“You need to have a deep understanding of music to be a conductor”  

 

MInDZ (“Muziek in de Zorg”) is a project of Dino and Teun, two Erasmus MC medical students. The purpose of this project is to develop music-based understanding by organizing lectures and attending concerts. The idea is to create a platform for medical students where they interact with music professionals so it might lead to further scientific research related to the use of music in the health care sector. The first class of this project started with a talk given by composer and conductor Kent Moussault (25) on leadership.

After a long working day I hurry to the first class. I don’t want to be late, in fact I always have an issue with being late for anything that is work related. My philosophy is that being on time sends out a signal of respect and that you value the time that others give you. Also, I feel incredibly awkward when twenty heads turn around just to see me struggle to find a place to sit. I guess this is exemplary of the style of leadership that I maintain while running my company. My style is to motivate others, but still being in control of any thinkable situation. I wonder, am I a born leader or just an annoying control freak? By the end of the class Kent Moussault will answer this burning question of mine. 

Antonia Brico

My knowledge about conducting is pretty much limited and recently acquired. I’ve attended many Western classical concerts, and my favorite concert experience is the Harry Potter music concerts in De Doelen Rotterdam. But understanding the importance of conducting came to me last year, when I saw the Dutch drama movie ‘De Dirigent’; a film about the life of Antonia Brico, a Dutch-American conductor and pianist (1902-1989). She was one of the first women that worked as a conductor. Being a working woman and a passionate music lover, she faced many challenges because of her gender, but due to her own persistence, hard work and focus, she overcame the prejudice that women can’t lead a group; in this case musicians. Brico founded the Women’s Symphony Orchestra (later Brico Symfonieorkest) to encourage women to work as professional musicians. Brico’s fight wasn’t about gender inequality, but it was about pursuing her own passion for music. She was a dreamer, believer and a do’er. She didn’t stop until she achieved her goals and this in itself is quite remarkable. One could state that Brico was a born leader, visionary and mentor.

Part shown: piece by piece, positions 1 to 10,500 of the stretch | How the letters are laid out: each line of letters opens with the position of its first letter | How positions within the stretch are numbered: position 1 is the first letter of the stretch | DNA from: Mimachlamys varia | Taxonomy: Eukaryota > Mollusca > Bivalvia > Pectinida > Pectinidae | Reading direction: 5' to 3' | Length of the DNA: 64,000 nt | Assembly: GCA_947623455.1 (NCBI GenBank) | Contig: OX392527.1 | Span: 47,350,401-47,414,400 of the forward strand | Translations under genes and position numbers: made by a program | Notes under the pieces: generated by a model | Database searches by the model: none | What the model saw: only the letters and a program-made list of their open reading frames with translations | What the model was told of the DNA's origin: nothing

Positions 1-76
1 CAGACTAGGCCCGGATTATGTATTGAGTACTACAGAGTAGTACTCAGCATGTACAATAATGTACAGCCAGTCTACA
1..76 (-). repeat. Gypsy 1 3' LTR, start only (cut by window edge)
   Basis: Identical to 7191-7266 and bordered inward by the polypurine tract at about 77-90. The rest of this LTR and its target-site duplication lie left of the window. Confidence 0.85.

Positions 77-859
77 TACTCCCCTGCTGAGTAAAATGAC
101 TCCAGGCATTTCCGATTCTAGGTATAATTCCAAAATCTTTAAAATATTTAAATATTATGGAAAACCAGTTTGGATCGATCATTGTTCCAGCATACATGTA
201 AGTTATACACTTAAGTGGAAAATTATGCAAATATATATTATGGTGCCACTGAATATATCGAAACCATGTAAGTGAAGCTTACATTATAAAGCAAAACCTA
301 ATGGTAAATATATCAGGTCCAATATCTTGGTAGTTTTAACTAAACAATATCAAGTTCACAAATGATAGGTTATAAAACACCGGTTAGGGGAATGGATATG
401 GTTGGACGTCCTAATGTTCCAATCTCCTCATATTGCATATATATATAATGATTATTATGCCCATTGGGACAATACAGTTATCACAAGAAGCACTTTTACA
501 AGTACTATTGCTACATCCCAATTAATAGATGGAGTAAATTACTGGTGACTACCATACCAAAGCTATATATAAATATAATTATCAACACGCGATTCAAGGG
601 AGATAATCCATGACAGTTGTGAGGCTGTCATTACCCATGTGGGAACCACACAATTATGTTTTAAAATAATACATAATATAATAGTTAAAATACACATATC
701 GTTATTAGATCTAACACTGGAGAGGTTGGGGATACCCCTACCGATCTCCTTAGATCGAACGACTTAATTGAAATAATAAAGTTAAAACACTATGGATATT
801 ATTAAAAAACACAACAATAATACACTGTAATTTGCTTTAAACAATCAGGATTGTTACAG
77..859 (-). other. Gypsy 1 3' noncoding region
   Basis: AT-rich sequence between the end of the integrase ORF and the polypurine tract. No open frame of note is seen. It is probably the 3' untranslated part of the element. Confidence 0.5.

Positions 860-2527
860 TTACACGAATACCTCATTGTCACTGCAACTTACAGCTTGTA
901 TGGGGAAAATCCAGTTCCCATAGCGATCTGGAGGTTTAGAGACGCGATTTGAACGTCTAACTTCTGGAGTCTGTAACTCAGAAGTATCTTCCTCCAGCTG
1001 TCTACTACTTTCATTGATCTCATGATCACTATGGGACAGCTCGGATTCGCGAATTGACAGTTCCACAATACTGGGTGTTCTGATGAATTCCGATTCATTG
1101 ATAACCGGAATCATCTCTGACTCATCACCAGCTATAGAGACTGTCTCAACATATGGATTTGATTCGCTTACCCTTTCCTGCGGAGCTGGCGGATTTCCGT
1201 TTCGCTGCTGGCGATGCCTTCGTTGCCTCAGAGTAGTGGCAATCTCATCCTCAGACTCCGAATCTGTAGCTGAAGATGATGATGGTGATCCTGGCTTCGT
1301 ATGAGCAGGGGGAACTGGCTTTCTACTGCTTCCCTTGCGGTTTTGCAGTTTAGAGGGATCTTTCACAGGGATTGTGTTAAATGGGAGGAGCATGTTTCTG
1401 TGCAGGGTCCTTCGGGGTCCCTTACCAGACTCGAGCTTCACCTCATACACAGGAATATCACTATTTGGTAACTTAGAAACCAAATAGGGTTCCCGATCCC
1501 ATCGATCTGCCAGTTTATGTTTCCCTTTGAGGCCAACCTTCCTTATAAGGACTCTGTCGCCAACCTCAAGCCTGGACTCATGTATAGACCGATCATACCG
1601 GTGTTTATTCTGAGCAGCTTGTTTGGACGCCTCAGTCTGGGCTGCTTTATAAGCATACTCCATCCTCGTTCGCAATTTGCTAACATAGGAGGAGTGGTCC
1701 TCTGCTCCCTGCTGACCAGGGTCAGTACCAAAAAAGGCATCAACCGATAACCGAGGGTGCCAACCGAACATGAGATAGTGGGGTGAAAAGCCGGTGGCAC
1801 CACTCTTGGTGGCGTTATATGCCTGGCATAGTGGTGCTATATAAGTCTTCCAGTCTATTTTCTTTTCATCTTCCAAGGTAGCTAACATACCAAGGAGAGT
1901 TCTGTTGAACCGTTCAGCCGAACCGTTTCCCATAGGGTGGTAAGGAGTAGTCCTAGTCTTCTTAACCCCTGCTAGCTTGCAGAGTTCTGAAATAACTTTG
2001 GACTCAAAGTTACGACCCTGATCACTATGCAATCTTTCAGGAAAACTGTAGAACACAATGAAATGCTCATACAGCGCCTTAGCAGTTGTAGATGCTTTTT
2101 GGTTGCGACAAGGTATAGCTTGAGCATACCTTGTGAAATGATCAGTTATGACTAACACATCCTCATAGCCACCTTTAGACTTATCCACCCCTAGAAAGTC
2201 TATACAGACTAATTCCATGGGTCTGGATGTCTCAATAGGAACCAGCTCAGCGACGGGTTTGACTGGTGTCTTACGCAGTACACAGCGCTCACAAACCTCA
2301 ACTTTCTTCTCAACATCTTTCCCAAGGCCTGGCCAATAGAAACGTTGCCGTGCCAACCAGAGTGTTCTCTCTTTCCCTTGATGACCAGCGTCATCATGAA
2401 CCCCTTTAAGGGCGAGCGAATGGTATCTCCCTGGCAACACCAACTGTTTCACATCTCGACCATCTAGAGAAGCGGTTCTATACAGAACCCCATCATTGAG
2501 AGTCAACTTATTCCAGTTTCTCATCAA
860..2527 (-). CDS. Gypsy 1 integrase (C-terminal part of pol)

Antonia Brico conducting at the Philharmonie in Berlin, 1930

Leadership qualities

Coming back to Kent Moussault, he summed up three leadership qualities: 

  • First is having an idea about a subject, be it music or how to build a house by watching YouTube video’s. 
  • Second, a leader is responsible for the group dynamics within his group. 
  • Third a leader, or in his case a conductor should have acquired musical and didactic knowledge and skills to apply in practice. This type of leadership can only be achieved by constant practice and experience.